Perhaps you’ve notice it too. The technology blame-game, I mean. Although it’s grown more acute since the pandemic, it has been around for as long as the tech disparity has existed. A typical scenario goes like this: someone (often of a more senior generation) encounters a techical problem communicating with someone else (often of a more recent generation) and asks them what the problem is with their (the younger person’s technology). I sent you the message, the narrative goes, there must be something wrong with your tech if you didn’t receive it. Believe me, I understand how bewildering this can be. We’ve sold seniors (one of which I am rapidly becoming) on the idea that this little device in your hand can do anything. When it doesn’t work, it must be somebody else’s fault. The young, however, often have the latest tech and fastest speeds and broadest bandwidth, so the problem is probably on the sending end.
I run into this quite a bit since I run a small program for some local folks that involves weekly Zoom meetings. I’m no Zoom maven. My wife trained me in it and I can do passably well at running a meeting. Many of those older than me, however, often have problems. They wonder what is wrong with my broadcasting rather than their receiving. I’m not sure how to say ever so gently that we pay (through the nose) for high-speed connectivity. We have to since I work from home as a matter of course. Now my wife also works from home and the two of us use our bandwidth all day long with multiple simultaneous meetings without any issues. The tech here seems good. We have no way of checking the tech on the end of those who are having connectivity issues.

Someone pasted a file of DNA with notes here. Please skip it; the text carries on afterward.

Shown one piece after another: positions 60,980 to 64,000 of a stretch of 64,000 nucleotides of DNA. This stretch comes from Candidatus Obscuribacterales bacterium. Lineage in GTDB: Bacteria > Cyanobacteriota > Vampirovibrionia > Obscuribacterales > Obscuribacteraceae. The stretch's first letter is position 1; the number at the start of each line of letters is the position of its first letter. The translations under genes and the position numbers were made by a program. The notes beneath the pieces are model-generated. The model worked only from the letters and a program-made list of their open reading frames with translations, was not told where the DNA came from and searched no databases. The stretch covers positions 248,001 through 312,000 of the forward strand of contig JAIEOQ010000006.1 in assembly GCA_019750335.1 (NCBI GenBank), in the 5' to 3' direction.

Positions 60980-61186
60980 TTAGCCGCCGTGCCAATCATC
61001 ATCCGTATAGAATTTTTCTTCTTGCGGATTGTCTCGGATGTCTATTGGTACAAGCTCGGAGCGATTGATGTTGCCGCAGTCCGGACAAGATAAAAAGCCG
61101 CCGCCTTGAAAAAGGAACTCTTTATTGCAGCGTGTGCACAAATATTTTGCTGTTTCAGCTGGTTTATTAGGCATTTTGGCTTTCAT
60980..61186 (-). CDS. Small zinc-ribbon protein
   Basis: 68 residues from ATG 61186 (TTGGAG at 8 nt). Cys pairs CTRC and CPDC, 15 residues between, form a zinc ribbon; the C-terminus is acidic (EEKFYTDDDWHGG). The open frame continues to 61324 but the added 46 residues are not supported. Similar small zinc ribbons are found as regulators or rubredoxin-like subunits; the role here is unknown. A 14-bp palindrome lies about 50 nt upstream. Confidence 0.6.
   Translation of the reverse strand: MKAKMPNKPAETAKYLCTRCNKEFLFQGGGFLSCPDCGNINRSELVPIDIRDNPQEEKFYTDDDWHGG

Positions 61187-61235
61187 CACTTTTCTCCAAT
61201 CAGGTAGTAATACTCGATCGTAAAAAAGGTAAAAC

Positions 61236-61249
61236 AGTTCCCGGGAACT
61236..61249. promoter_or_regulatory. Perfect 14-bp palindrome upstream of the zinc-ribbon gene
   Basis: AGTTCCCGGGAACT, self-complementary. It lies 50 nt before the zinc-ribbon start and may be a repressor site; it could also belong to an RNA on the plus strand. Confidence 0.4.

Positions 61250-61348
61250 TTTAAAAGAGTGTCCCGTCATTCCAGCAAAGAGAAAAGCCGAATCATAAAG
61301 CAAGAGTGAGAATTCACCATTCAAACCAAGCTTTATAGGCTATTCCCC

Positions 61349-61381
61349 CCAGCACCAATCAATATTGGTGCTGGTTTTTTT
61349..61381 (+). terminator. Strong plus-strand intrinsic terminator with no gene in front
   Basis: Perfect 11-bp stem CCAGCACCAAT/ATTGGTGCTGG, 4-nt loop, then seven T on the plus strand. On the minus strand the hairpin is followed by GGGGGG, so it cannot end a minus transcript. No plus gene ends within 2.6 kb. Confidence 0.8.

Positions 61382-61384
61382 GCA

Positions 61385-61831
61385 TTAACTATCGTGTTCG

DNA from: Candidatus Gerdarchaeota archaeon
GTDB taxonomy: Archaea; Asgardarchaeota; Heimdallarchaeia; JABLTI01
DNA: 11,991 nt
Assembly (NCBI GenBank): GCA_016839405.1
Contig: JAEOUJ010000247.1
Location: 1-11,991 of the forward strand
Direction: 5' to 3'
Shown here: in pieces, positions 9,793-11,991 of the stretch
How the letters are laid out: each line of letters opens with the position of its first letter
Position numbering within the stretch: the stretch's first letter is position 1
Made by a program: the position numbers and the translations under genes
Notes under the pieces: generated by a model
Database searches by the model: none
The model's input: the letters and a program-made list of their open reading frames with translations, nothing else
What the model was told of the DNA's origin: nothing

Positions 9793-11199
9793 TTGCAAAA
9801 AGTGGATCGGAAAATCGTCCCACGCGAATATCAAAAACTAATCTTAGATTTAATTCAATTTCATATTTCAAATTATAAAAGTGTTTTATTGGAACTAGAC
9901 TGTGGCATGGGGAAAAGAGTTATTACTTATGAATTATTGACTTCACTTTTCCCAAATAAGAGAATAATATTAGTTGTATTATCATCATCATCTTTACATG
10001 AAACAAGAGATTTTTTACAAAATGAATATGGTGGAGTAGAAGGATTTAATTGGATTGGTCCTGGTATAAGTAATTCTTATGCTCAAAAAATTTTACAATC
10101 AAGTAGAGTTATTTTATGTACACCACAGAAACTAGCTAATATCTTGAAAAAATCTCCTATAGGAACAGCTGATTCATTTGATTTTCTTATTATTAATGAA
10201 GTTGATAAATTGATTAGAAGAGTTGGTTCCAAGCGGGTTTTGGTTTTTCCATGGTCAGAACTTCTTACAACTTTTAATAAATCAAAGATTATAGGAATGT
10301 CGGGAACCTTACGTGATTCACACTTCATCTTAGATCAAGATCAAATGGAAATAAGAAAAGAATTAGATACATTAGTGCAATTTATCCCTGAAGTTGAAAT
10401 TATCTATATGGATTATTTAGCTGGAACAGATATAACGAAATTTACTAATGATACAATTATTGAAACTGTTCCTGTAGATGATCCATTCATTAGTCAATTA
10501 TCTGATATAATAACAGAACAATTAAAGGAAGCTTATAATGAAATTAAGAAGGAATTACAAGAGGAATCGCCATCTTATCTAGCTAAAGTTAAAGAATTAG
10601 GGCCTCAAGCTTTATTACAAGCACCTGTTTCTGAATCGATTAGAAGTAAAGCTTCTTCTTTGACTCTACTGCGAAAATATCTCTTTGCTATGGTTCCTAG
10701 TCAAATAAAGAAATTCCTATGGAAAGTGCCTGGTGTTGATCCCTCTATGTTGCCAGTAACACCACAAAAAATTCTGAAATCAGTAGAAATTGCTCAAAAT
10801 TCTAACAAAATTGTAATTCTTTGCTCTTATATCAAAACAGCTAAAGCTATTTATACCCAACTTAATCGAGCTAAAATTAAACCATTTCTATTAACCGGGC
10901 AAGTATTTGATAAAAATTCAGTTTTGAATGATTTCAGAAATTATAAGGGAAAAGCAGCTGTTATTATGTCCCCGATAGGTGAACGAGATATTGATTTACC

I’m not setting myself up as any kind of tech prophet. If you read my blog you know that I am deeply ambivalent about this whole thing. I’ve been thinking a lot about overpromising recently and I wonder if that’s not a major part of the problem. Technology will not solve all of our problems. The fact that you need a regular source of electricity for it to run shows its inherent weakness. It is a tool like any other, and if the tool is bladed to be useful it must have a dull part onto which one might hold. Our Zoom society is bound to have issues. Once we can see each other face-to-face again, all we’ll have to worry about is whether the laptop will communicate with the projector, or if the microphone is on the fritz this morning. So it always has been.